I just finished my series on Ezekiel’s prophecy of Tyre, and in one of the comments, we started discussing Ezekiel’s accuracy percentage. One commenter rounded off the accuracy to about 75%, which I thought was a bit high. This site gives Ezekiel about a 67% accuracy. But thinking of percentages made me curious, so I decided to break out the different parts of the prophecy to see how well he fares.
- Many nations: √
- Destroy walls: √
- While this portion of the prophecy doesn’t say who will do this or when, I’ll go ahead and count it.
- Break towers: √
- Same as above…
- Scrape clean: X
- Nope, this never did happen.
- Place for spreading of nets: √
- This one is actually not so clear. Does the prophecy mean that’s all it will be used for? I tend to think so, but since a lot of fishing is done there, we’ll go ahead and count it.
- Nebuchadnezzar come against it: √
- Neb destroy mainland: √
- Neb put battering rams against walls: X
- Neb break down towers: X
- Neb enter gates with army: X
- Neb trample streets: X
- Neb kill citizens: X
- Neb tear pillars to the ground: X
- “They” plunder riches: √
- If this is talking about Nebuchadnezzar, then it’s false, but since this did eventually happen, we’ll count it.
- “They” destroy houses: √
- Same as above…
- Cast the city’s debris in the sea: X
- Again, while this did happen to the mainland settlement during Alexander’s siege, it never happened to the actual city.
- Stop songs/lyres: X
- Never be rebuilt: X
Out of 18 prophecies, I show him getting 8 right — an accuracy of about 44%.
But before we run with that number, let’s look at the kinds of things he got right and the kinds of things he got wrong. He successfully predicted that Tyre would be attacked by many different nations. Since there’s no timeline given, this could apply at any point in the future. That’s playing it pretty safe. He also accurately predicted that Tyre’s walls and towers would one day be torn down, its riches plundered, and its houses destroyed. So as long as at least one of these “many nations” eventually succeeded in defeating Tyre, this would be fulfilled as well. Finally, he predicted that Tyre would be a place where fishermen spread their nets. While I think this probably means that’s all it would be for (which would fail), we’ll go ahead and let it count. But at this low standard, fishermen would already have been doing this at the time Ezekiel gave the prophecy.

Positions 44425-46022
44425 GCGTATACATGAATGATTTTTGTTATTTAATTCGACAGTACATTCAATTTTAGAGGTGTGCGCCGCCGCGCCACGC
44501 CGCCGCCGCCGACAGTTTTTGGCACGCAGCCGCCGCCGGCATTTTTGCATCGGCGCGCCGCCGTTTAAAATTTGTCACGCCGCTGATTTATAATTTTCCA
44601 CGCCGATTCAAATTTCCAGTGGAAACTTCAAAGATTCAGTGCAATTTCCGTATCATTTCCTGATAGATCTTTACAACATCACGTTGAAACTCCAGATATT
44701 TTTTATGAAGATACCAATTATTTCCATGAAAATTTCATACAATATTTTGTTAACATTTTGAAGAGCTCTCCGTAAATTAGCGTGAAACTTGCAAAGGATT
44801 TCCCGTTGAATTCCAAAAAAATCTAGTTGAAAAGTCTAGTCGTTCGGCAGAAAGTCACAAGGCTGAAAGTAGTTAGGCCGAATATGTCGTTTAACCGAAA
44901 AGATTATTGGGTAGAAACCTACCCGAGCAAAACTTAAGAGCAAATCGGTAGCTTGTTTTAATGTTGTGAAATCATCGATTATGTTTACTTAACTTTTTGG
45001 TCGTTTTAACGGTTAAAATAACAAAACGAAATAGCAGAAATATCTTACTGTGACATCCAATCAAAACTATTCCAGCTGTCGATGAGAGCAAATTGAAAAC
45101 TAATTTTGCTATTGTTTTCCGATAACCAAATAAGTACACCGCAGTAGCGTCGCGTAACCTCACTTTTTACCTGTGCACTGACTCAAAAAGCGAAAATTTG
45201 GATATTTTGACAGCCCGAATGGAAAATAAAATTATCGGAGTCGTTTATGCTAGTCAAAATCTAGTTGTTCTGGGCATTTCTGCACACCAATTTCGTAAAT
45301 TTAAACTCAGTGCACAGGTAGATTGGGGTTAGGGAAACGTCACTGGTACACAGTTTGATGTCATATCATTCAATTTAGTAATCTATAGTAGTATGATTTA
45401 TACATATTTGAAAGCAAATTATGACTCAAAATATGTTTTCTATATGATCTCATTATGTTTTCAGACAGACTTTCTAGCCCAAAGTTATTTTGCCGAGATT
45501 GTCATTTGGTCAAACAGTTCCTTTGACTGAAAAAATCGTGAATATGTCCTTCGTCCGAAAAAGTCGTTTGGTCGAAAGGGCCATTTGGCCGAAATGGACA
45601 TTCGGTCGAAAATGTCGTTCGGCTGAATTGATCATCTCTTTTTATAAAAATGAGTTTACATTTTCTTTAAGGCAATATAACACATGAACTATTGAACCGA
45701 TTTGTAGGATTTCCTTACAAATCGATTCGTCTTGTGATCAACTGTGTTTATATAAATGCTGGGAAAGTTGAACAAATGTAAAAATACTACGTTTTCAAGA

In other words, these are pretty safe predictions, and it shouldn’t surprise us very much that they eventually came true.
On the other hand, when Ezekiel got specific, his accuracy was much lower. While he was right about Nebuchadnezzar coming against Tyre and destroying its mainland suburbs (which seems to have already happened at the time he “predicted” this), he was wrong in every other detail. Tyre was never “scraped bare” and Nebuchadnezzar did not succeed in tearing down its walls, entering the city, and killing its inhabitants. While Tyre was eventually defeated, it was rebuilt.
If we look at his track record on the 12 specific and unlikely prophecies (#s 4, 6-13, 16-18), he only got 2 of them right — an accuracy of 16.7%.